Inevitably, there’s a back story, a tale of Nazis in Canada, and the legacy of Aryan supremo Andronicus Arcane (Garman). There’s cryogenesis, an arrested experiment that gives rise to the Bratzis, and a Bratzi-filled creature that’s made out of body parts and is technically inanimate, but which can still be kicked between the legs as a means of hindering it. And in an extended scene that matches Lapointe’s lone scene in Tusk for abject pointlessness, Garman gets to monologue by doing impressions of actors such as Al Pacino (‘hoo-ah!”) and Sylvester Stallone. So clever is Smith’s script, he has the Colleens unable to recognise any of Arcane’s impressions, thus reinforcing the notion (already made several times) that they don’t know about anyone or anything that hasn’t happened within their lifetime, or who isn’t their friend on Facebook, Twitter, or Instagram. (When Smith includes social commentary like that, it’s a shame he doesn’t realise how much it’s been done before.)

But being clever, and putting together a script that gels in all the right ways, is something that Smith seems unable to do anymore. Along with the Bratzis, the Colleens have to endure Collette C’s irritating stepmom (Lyonne) (quite lame), two teen Satanists (Butler, Posey) out to claim their virgin souls (very lame), and the snarky comments of their customers (not lame, just boring). What’s most dispiriting about the script is that Smith no longer seems to have that distinctive ear for dialogue that he had back in the days of the Quick Stop. Here, it’s all about providing the Colleens with the kind of empty-headed dialogue that confirms their latent idiocy, while poking fun at the Canadian accent, particularly the way they say words like about, which sounds like ah-boot, as in “I’m sorry ah-boot that”. Stress the word once and it’s mildly funny; stress it a hundred times and it becomes tedious.

Ultimately, the whole thing looks and sounds like a mess that’s been made off the back of a draft script that Smith couldn’t be bothered to tidy up or give a proper shape to. The performances range from grating (Depp as Lapointe, Rodriguez as the Colleens Phys Ed teacher), to one-note (Depp as Lapointe, Lyonne, Hale, Posey, Garman), to passable (Depp as Colleen C, Smith as Colleen M, Long as their yoga teacher), but it’s hard to stand out when the script you’re working from is determined to be as juvenile as possible while also trying to hold onto a semi-adult sensibility (this is only a movie for kids if those kids are fourteen to seventeen in age). Smith just doesn’t seem to have the focus or the fire that would make this movie even partially entertaining, and long stretches of it pass by without making any difference to the plot, any of the storylines, or any of the characters. And the Colleens remain the same at the end as they were at the beginning.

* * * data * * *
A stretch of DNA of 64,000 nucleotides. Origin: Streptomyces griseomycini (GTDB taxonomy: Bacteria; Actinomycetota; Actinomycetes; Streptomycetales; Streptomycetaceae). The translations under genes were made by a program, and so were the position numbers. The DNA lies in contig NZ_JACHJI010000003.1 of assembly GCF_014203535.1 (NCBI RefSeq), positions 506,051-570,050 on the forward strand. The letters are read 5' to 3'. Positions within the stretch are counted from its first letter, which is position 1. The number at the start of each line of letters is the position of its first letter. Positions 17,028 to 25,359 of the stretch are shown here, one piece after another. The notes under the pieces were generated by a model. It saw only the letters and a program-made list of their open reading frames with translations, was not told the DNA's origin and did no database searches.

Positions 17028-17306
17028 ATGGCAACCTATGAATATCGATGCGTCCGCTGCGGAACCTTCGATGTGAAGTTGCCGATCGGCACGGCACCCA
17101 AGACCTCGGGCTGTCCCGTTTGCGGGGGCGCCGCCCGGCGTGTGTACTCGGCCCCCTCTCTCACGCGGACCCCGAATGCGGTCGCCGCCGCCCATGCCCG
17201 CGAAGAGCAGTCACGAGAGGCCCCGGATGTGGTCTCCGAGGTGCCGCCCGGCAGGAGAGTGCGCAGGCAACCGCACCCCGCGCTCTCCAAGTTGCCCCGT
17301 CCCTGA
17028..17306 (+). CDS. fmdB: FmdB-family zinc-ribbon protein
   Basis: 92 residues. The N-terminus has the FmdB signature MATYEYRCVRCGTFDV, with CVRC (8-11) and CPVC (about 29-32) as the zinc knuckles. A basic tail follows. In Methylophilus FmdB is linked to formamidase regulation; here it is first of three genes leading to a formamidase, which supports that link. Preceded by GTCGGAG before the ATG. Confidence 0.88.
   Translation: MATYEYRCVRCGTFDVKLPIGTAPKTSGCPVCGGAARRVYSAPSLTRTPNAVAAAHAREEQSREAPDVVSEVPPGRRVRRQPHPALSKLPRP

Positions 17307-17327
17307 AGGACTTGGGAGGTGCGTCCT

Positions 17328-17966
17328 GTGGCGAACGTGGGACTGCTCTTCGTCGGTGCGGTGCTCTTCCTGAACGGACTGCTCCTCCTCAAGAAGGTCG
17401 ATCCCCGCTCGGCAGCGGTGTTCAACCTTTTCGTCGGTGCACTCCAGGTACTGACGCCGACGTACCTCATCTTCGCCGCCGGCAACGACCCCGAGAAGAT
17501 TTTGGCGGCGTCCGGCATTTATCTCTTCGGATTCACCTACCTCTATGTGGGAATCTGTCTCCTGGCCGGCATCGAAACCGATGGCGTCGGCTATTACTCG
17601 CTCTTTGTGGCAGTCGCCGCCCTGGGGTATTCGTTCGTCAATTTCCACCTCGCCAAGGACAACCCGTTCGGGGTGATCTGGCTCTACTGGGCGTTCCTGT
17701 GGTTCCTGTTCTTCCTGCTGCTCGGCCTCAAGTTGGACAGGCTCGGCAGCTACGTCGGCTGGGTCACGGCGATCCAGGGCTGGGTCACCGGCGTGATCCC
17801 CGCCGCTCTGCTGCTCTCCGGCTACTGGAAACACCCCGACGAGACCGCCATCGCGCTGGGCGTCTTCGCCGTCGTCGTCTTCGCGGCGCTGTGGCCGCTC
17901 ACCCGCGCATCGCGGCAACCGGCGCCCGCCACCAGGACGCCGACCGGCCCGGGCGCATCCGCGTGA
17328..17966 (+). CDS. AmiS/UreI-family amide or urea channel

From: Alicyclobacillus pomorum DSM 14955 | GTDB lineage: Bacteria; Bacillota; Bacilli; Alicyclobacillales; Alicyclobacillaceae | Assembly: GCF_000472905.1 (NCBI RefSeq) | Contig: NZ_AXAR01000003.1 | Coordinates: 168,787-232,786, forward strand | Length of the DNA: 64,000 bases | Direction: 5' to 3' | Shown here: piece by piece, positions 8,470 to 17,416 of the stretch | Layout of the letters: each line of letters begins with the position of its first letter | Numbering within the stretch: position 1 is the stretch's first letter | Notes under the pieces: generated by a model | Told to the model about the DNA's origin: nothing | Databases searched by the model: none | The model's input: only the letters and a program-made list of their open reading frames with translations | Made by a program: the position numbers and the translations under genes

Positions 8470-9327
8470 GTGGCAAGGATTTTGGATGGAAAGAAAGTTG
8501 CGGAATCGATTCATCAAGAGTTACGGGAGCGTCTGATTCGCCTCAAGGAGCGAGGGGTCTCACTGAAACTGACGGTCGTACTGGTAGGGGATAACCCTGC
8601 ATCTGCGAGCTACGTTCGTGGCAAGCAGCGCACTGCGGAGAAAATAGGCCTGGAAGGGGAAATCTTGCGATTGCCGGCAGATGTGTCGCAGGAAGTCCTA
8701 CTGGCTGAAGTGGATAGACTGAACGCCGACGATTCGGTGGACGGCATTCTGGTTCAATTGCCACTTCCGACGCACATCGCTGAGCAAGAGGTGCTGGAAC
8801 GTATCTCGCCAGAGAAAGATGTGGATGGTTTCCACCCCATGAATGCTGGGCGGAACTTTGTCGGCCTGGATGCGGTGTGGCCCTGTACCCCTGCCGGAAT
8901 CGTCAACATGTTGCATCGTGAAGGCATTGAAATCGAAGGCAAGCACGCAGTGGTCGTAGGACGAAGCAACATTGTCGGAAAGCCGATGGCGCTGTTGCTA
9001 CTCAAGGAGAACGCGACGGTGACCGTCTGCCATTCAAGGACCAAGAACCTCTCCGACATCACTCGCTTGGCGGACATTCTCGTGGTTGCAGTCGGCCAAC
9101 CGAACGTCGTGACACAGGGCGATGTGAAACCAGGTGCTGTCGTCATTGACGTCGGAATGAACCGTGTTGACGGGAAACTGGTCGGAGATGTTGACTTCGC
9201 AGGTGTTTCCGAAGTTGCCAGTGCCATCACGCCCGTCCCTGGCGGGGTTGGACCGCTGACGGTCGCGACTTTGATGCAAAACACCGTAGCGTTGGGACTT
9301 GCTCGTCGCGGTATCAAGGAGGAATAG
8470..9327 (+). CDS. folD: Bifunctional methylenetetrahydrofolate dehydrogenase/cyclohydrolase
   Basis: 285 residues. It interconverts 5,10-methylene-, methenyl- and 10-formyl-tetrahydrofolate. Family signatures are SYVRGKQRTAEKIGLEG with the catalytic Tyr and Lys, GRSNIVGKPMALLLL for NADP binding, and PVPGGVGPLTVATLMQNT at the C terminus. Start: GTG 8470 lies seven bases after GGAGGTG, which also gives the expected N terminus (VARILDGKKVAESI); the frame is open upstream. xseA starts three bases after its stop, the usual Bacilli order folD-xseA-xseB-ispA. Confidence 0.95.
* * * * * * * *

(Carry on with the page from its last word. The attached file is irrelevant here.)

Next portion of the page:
Whatever’s going on with Smith at the moment, one thing is very clear: like Austin Powers in The Spy Who Shagged Me (1999), Smith needs to get his mojo back. How he’s going to do that – or if he can – remains to be seen, but right now he’s fast becoming a member of that singular group of movie makers, the ones who are fast out of the gate with their first movie, but who struggle to maintain the initial quality of their work. Directors such as Tobe Hooper and Spike Lee, movie makers for whom the news of a new project is no longer cause for the kind of interest they garnered earlier in their career. Smith is at that point, where his career may be better suited to podcasting and one-man shows than it is to making movies. Time, perhaps, for a rethink going forward, before his career is littered with more bad movies than good.

Rating: 3/10 – if this is what Kevin Smith is happy to see released with his name attached, then Yoga Hosers is a sign that any ideas relating to originality he may have had have long since left the building; he’s already proven that low budget doesn’t have to mean low quality, but this has all the hallmarks of a movie made cheaply and with the idea of making a quick return before anyone realises just how awful it is.